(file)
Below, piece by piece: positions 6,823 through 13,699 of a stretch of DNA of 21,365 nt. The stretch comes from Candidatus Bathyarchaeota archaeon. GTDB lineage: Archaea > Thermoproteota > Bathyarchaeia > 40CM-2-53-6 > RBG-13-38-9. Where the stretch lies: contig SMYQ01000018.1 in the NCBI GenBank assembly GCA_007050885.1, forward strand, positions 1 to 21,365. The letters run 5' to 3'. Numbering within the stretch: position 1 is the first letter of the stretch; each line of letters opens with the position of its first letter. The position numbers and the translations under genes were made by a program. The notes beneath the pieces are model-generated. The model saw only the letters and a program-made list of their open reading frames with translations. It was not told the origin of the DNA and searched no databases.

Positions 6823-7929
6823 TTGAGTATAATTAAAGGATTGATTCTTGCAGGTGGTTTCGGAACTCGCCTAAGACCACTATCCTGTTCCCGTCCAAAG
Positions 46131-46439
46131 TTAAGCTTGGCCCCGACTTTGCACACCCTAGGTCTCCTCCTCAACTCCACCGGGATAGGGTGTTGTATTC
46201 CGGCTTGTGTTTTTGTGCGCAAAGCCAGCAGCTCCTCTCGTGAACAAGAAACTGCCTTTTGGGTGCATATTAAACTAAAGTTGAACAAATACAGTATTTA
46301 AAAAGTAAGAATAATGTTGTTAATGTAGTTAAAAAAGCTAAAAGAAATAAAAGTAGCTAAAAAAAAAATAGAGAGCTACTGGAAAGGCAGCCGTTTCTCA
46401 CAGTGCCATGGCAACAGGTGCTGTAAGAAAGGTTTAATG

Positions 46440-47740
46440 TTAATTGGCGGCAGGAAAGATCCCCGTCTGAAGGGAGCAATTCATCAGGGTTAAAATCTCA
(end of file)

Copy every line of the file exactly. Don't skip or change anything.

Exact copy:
Below, piece by piece: positions 6,823 through 13,699 of a stretch of DNA of 21,365 nt. The stretch comes from Candidatus Bathyarchaeota archaeon. GTDB lineage: Archaea > Thermoproteota > Bathyarchaeia > 40CM-2-53-6 > RBG-13-38-9. Where the stretch lies: contig SMYQ01000018.1 in the NCBI GenBank assembly GCA_007050885.1, forward strand, positions 1 to 21,365. The letters run 5' to 3'. Numbering within the stretch: position 1 is the first letter of the stretch; each line of letters opens with the position of its first letter. The position numbers and the translations under genes were made by a program. The notes beneath the pieces are model-generated. The model saw only the letters and a program-made list of their open reading frames with translations. It was not told the origin of the DNA and searched no databases.

Positions 6823-7929
6823 TTGAGTATAATTAAAGGATTGATTCTTGCAGGTGGTTTCGGAACTCGCCTAAGACCACTATCCTGTTCCCGTCCAAAG
Positions 46131-46439
46131 TTAAGCTTGGCCCCGACTTTGCACACCCTAGGTCTCCTCCTCAACTCCACCGGGATAGGGTGTTGTATTC
46201 CGGCTTGTGTTTTTGTGCGCAAAGCCAGCAGCTCCTCTCGTGAACAAGAAACTGCCTTTTGGGTGCATATTAAACTAAAGTTGAACAAATACAGTATTTA
46301 AAAAGTAAGAATAATGTTGTTAATGTAGTTAAAAAAGCTAAAAGAAATAAAAGTAGCTAAAAAAAAAATAGAGAGCTACTGGAAAGGCAGCCGTTTCTCA
46401 CAGTGCCATGGCAACAGGTGCTGTAAGAAAGGTTTAATG

Positions 46440-47740
46440 TTAATTGGCGGCAGGAAAGATCCCCGTCTGAAGGGAGCAATTCATCAGGGTTAAAATCTCA